Mr. Gatley said Kim Jong-un spoke fairly good English, although "sometimes he had to search for a word."
L'Hebdo also quoted a former classmate of Kim Jong-un, although not by name, as saying there was always a bodyguard nearby. Mr. Schwartz also was cited as saying he remembered a North Korean, older than the others in the class, who would shadow Kim Jong-un as he played sports and went to class. Mr. Schwartz told the magazine that only one other student apparently knew the real identity of Chol Pak. That student, from Japan, "knew that he was connected to someone very highly placed in the North Korean government."
If Jong-un is being groomed to take over, it's expected he'll do so under the mentorship his uncle, Jang Song-taek, who is believed to have ran the country during Mr. Kim's illness. It has been reported that Mr. Jang, Mr. Kim's brother-in-law, has been granted wide powers in exchange for backing Jong-un's rise.
"If this a family dynasty, we're going back to traditional Asian feudal politics," said Wenran Jiang, a senior fellow at the Asia Pacific Foundation of Canada. "It's not unusual for a young prince to be sheltered by a senior family member who takes the young prince under his wing."
Jong-un's rise seems set to be far faster than that of his father, who spent 14 years asserting his control over first the Workers' Party of Korea and then the military before assuming the leadership when his own father died in 1994. Jong-un was reportedly promoted to the rank of general earlier this year and made a member of the all-powerful National Defence Commission, but he may not have the time to build up the same support base that his father enjoyed when he assumed office.
That, some observers say, just might explain North Korea's behaviour in recent weeks and months, which has been belligerent and unpredictable even by the frequently bewildering standards set by Mr. Kim's regime.
In Kim Jong-il's recent appearance, the man referred to as Dear Leader looked dramatically thinner and frailer than before his suspected illness, leading to suggestions that the surge in North Korean military activity in recent weeks and months was aimed less at impressing Pyongyang's neighbours than at bolstering patriotism and support for the regime at home ahead of a potentially delicate transfer of power.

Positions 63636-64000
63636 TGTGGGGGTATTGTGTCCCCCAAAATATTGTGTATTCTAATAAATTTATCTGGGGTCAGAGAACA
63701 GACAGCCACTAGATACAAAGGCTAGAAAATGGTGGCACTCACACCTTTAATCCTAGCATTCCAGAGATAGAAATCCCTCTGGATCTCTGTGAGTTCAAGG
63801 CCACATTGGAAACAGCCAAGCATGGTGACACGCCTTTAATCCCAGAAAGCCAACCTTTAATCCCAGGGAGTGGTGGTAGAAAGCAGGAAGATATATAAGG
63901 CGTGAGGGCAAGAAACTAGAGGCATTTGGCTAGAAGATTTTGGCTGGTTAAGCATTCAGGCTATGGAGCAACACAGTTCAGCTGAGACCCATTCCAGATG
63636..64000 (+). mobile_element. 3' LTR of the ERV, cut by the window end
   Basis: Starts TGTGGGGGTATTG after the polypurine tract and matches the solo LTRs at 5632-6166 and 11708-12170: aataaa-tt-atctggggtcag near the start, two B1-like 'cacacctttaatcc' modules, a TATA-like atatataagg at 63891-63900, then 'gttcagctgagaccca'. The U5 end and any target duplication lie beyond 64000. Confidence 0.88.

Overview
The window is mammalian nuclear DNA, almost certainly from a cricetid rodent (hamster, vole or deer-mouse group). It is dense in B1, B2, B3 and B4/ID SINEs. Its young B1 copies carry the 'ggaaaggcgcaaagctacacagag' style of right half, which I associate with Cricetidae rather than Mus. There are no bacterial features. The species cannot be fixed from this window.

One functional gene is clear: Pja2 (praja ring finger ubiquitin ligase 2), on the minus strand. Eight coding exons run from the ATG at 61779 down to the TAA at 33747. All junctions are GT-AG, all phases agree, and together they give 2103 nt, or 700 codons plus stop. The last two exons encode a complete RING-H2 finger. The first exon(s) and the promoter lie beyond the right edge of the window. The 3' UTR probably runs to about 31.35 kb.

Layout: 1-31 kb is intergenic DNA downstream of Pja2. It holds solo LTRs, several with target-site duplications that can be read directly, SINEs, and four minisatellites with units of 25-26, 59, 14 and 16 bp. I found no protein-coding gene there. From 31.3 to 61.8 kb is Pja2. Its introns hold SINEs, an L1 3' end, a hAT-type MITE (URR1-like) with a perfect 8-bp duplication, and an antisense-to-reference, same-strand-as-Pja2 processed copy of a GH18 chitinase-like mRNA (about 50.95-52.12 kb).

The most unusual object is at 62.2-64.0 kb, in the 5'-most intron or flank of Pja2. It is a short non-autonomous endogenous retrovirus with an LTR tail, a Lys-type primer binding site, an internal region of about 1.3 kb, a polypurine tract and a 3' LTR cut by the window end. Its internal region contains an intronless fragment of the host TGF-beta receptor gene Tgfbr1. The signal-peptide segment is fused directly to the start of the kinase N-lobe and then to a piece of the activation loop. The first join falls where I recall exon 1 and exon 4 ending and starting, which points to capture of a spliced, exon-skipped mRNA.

Tensions between North and South Korea continued to rise Tuesday amid signs Pyongyang was preparing to test-fire a mid-range missile, which would be the sixth such launch since last week. Meanwhile, the South Korean Navy announced it was deploying a missile patrol boat to the Yellow Sea to counter manoeuvres being staged by North Korean warships near the disputed sea boundary between the two countries.
"This is a very different pattern than we've seen in past North Korean brinksmanship," said Paul Evans, a professor in the Liu Institute for Global Issues at the University of British Columbia. "There must be internal turbulence around succession issues."
Mr. Kim's 15 years as leader of North Korea have been bleak times for the country, with millions of dollars poured into the military and the nuclear weapons program while most of the country's 23 million people lack food and electricity.
Mr. Fujimoto's description of the heir apparent, then, would not inspire much hope among the country's suffering citizens. "He's a chip off the old block," he wrote of Jong-un. "A spitting image of his father in terms of face, body shape and personality."
With a report from Susan Sachs in Paris, special to The Globe and Mail